Family friendly hostelry on the Humber
Caroline Bingham went to meet Colin McGurran as he launches his new venture, the Hope and Anchor at South Ferriby.
The celebrated Winteringham Fields Restaurant with Rooms has remained one of the best in the country since Colin McGurran bought that business ten years ago from founders Annie and Germain Schwab. Even if you have not visited Winteringham Fields you may have seen Colin in one of his many TV appearances as a celebrity chef on Great British Menu or Saturday Kitchen.
Colin is a champion of locally grown and sourced ingredients; much of the produce used in the restaurant is grown in its own adjacent gardens, the meat reared in the surrounding fields and game sourced from local shoots.
As if running an award-winning restaurant, competing in menu challenges, writing and filming weren’t enough to keep him busy, Colin last year bought the Hope and Anchor pub at South Ferriby and began a half a million pounds refurbishment; the first step in reopening a pub closed by the tidal surge of December 2013.
“This location is fantastic,” explained Colin as we admired the panoramic view from the dining room and terrace, across the Ancholme inlet and the expanse of the Humber estuary beyond. “I have always liked the idea of owning a simple, family friendly pub, where walkers, bird watchers, dogs and kids are all welcome to come and enjoy some great but affordable food.
“My brief to the interior designers was for a nautical/driftwood theme which would make a cosy retreat in winter, with real fires, natural textures and materials to complement the shoreline landscape and views.”
A team of twelve will run the Hope and Anchor, with front of house led by manager Amy Heward and the kitchen by head chef, Peter Garlick. Amy and Peter have both worked for more than four years at Winteringham Fields and the rest of the team have been trained there. “I have been able to recruit an enthusiastic team locally who are keen to see the pub open now,” said Colin.
This was done officially on 22nd March and the opening menu offers a straightforward selection of starters, mains, sides and desserts plus a steak and grill choice.
“I have the same philosophy for the dishes at the Hope and Anchor as I have for Winteringham. Take a quite humble ingredient and make it great,” continued Colin. “Our steaks are stored in an Italian purpose-build cabinet which keeps the joints at exactly the correct temperature and humidity to age them perfectly. We shall just trim them and cook them over a wood burning grill. Simple yet delicious!”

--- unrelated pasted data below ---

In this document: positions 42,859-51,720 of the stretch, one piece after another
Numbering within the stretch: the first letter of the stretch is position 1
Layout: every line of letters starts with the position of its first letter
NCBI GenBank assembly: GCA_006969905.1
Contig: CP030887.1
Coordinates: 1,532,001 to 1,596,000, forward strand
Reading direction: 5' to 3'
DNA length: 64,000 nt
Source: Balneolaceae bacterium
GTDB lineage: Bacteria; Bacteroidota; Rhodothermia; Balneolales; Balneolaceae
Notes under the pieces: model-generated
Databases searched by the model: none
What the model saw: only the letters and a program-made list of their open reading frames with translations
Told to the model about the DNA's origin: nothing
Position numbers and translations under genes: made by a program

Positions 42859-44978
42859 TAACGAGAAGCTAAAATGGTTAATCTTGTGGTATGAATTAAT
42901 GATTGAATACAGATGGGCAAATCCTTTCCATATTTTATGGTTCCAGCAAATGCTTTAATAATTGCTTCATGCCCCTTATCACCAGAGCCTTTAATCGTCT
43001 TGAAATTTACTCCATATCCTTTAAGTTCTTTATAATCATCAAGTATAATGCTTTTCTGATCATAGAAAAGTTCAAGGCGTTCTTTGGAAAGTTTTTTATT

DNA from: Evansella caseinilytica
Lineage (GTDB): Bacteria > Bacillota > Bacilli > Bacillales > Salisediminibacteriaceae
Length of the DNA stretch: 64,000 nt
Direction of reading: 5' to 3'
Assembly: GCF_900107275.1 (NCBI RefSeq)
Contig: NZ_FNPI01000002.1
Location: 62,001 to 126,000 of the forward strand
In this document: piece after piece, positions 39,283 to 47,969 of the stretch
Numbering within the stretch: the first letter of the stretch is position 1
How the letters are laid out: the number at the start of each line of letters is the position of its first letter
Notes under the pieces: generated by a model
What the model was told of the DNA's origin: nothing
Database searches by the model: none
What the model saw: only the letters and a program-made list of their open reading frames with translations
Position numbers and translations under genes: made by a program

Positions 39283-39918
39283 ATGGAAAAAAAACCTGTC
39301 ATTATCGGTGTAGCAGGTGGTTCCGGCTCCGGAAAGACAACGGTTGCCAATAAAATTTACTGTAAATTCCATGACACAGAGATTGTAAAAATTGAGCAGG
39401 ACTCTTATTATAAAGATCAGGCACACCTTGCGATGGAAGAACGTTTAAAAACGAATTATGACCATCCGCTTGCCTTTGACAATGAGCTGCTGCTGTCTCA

All the breads are homemade on the premises, served as part of the starter options along with Grimsby haddock chowder, with poached hen’s egg; ham hock and pear terrine; French onion soup or fried fishcake, pea puree with a fennel and pea salad. See the website for full menu options, as there are eight dishes to choose from on each course plus daily specials.
Amongst the main courses is confit Yorkshire duck leg, roast root vegetables and silky mash with juniper sauce; lightly battered fish and tripe cooked chips, tartare sauce and mushy peas; steamed east coast mussels and a beef and kidney suet pudding
with creamed white cabbage.
Desserts include classics such as profiteroles with Chantilly cream and chocolate sauce; sticky toffee pudding; treacle tart and rhubarb trifle.
Starters are priced from £5.25, mains from £9.50 and desserts from £5. The steaks start at £24.95 with a choice of sauces at £2.50.
There is a wide selection of beers, wines and soft drinks to accompany your meal, including Tom Wood ales.
If the view across the Humber is too misty then the cold seawater tank of native fish which divides the main bar from the dining area gives mesmerising focus for the interior.
“Our nautical theme has also extended to the lovely tableware and glassware for the food and drinks, to complete what I hope will be a great new pub for North Lincolnshire,” said Colin, “and just a heads up to call us to book, as the initial response has been very encouraging.”
Colin also mentioned that he is working on his first cookbook, which should be available in the early autumn; continuing with the refurbishment of rooms at Winteringham and planning four rooms above the Hope and Anchor next year. He has also had to decline an invitation to be part of the next series of Great British Menu. I think we can all understand why.